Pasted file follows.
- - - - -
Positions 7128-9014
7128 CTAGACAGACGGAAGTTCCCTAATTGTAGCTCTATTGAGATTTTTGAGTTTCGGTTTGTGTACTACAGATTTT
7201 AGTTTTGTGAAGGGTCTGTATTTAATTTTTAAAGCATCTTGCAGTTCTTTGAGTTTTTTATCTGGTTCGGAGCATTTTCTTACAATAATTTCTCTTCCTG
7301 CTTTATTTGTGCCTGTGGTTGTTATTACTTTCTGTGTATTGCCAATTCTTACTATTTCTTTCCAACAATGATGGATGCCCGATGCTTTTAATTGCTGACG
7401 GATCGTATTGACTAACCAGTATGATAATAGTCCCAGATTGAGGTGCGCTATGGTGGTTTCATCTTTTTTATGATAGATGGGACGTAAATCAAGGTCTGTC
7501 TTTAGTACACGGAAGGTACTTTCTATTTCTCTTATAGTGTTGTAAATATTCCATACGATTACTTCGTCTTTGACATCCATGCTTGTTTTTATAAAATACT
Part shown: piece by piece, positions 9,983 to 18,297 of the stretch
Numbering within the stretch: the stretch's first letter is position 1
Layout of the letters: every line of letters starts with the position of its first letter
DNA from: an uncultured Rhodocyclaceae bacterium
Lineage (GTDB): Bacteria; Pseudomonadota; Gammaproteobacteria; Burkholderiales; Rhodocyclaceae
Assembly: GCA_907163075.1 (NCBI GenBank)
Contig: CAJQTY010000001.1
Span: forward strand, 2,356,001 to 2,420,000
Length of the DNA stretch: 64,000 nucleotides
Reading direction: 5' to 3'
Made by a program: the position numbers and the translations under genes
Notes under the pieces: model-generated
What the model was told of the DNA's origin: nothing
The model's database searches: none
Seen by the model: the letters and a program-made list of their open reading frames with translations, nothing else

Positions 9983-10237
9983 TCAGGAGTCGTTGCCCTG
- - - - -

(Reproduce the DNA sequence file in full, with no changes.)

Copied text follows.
Positions 7128-9014
7128 CTAGACAGACGGAAGTTCCCTAATTGTAGCTCTATTGAGATTTTTGAGTTTCGGTTTGTGTACTACAGATTTT
7201 AGTTTTGTGAAGGGTCTGTATTTAATTTTTAAAGCATCTTGCAGTTCTTTGAGTTTTTTATCTGGTTCGGAGCATTTTCTTACAATAATTTCTCTTCCTG
7301 CTTTATTTGTGCCTGTGGTTGTTATTACTTTCTGTGTATTGCCAATTCTTACTATTTCTTTCCAACAATGATGGATGCCCGATGCTTTTAATTGCTGACG
7401 GATCGTATTGACTAACCAGTATGATAATAGTCCCAGATTGAGGTGCGCTATGGTGGTTTCATCTTTTTTATGATAGATGGGACGTAAATCAAGGTCTGTC
7501 TTTAGTACACGGAAGGTACTTTCTATTTCTCTTATAGTGTTGTAAATATTCCATACGATTACTTCGTCTTTGACATCCATGCTTGTTTTTATAAAATACT
Part shown: piece by piece, positions 9,983 to 18,297 of the stretch
Numbering within the stretch: the stretch's first letter is position 1
Layout of the letters: every line of letters starts with the position of its first letter
DNA from: an uncultured Rhodocyclaceae bacterium
Lineage (GTDB): Bacteria; Pseudomonadota; Gammaproteobacteria; Burkholderiales; Rhodocyclaceae
Assembly: GCA_907163075.1 (NCBI GenBank)
Contig: CAJQTY010000001.1
Span: forward strand, 2,356,001 to 2,420,000
Length of the DNA stretch: 64,000 nucleotides
Reading direction: 5' to 3'
Made by a program: the position numbers and the translations under genes
Notes under the pieces: model-generated
What the model was told of the DNA's origin: nothing
The model's database searches: none
Seen by the model: the letters and a program-made list of their open reading frames with translations, nothing else

Positions 9983-10237
9983 TCAGGAGTCGTTGCCCTG